On Wednesday the immigrant community will once again raise their voices; I will be among them. We will gather in prayer on the sidewalk and street in front of the vice president’s residence. We are going to Vice President Kamala Harris’ residence because she has some procedural power (and bonus – she is the daughter of immigrants.) She has the power to ignore the parliamentarian’s opinion and include a pathway to citizenship in the upcoming budget reconciliation bill. This is what we are asking Vice President Harris to do: ignore the parliamentarian’s opinion and present the reconciliation bill to congress with a pathway to citizenship included in it.

The gathering will be a prayerful action led by leaders from the immigrant community and clergy. Because stories from the immigrant community have not moved those in power to change the policies, because the chanting, marching, petitioning, lobbying, even fasting, has not achieved the response we need, some in the community of advocates plan to take the next step to raise the urgent alarm: they are risking arrest. This time, I will be among that group, risking arrest.

I would be grateful if some of you are able to be part of the prayer gathering on Wednesday at 4pm. Witnesses are essential for these kinds of actions when people put their bodies on the line. We need witnesses because if the “corrupt judge” doesn’t hear our cries, if those in power do not respond to the need for justice, at least there is somebody who is willing to see and hear and understand the urgency. Someone is there to recognize the need for justice, even if it is not those in power.

When there is nothing left to lose all you can depend on is your vulnerability. That is a scary place to land. It feels like an impossible place to land – and sometimes there is no choice but to rely on the power of vulnerability. Think of how vulnerable babies are – and how we rush to protect them. That is some strange kind of power. Or think of Jason’s mint moth, how it got this giant of a man, in a prison full of “criminals,” to rescue it and set it free. And how Jason had to submit himself to a tiny green moth to find a new strength. What a peculiar sort of power.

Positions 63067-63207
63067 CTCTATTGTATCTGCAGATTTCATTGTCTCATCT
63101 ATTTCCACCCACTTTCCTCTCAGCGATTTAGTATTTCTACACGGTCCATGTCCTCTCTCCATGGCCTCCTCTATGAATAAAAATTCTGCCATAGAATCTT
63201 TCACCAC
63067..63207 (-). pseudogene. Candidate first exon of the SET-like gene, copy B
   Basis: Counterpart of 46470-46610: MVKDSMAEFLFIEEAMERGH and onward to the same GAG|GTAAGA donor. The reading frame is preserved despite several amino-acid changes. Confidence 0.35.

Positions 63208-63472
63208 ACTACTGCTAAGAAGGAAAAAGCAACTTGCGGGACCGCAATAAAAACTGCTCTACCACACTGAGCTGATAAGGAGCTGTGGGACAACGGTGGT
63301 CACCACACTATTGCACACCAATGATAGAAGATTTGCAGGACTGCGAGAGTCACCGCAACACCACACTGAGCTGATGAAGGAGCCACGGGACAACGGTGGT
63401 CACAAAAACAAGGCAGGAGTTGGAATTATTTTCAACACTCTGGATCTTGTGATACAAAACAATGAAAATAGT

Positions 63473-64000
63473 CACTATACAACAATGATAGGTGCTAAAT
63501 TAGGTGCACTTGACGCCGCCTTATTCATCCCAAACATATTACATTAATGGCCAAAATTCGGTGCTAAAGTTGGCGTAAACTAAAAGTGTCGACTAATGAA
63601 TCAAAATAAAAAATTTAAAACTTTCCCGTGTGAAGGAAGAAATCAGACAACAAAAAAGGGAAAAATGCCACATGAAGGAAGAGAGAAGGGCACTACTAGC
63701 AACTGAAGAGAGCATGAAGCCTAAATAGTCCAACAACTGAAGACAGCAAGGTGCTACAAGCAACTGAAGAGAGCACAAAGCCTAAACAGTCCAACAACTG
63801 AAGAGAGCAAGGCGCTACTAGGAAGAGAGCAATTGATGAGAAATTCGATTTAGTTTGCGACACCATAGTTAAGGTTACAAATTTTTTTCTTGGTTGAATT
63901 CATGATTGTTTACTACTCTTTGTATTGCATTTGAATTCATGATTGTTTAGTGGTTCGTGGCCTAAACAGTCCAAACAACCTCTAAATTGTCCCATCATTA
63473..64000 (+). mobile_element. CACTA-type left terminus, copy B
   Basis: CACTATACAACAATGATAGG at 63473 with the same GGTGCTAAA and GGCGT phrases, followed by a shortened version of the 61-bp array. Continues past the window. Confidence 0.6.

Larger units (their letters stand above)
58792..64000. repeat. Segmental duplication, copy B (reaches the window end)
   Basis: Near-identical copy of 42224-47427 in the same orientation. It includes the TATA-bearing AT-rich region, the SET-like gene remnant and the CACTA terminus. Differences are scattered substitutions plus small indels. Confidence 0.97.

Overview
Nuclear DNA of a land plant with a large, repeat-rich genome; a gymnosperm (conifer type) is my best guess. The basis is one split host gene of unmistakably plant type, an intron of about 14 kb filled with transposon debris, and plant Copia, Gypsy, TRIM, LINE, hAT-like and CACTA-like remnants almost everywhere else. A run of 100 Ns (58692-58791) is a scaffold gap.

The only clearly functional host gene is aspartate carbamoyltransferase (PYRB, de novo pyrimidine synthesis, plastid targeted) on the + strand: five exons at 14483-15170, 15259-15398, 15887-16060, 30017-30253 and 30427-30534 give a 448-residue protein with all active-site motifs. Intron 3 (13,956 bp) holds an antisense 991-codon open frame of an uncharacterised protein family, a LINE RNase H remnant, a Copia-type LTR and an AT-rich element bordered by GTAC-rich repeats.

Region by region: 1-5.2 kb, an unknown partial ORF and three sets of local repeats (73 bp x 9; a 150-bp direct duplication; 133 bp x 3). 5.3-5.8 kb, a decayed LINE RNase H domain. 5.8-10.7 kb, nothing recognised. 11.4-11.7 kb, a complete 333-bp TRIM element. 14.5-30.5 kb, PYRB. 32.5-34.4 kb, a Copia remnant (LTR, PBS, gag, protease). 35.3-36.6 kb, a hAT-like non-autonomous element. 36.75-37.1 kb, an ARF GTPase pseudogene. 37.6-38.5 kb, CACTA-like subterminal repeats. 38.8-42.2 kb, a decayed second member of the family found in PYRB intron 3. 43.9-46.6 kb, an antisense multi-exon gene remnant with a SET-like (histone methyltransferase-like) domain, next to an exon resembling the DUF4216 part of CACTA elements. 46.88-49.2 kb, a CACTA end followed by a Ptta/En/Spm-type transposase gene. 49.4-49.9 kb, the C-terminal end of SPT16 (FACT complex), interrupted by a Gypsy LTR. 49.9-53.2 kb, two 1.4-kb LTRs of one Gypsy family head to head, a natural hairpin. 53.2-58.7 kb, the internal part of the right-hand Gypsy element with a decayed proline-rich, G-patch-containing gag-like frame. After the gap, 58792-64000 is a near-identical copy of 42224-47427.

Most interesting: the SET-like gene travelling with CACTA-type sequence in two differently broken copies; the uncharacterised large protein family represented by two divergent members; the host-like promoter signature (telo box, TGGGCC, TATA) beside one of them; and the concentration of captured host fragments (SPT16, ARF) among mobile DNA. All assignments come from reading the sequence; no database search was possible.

And – vulnerability is not a shield of armor. Trans women of color are killed at an alarming rate; they are extremely vulnerable because their authenticity scares those who cannot acknowledge their own vulnerabilities. Immigrants are extremely vulnerable because people who are scared that the white majority in this country is losing power, too often go on the attack, verbally and sometimes physically. While there is mysterious power in vulnerability, it is not a romantic or assured power. The power of vulnerability is dependent on paying attention to the humans around us, in opening our hearts to the humanity in ourselves and the other.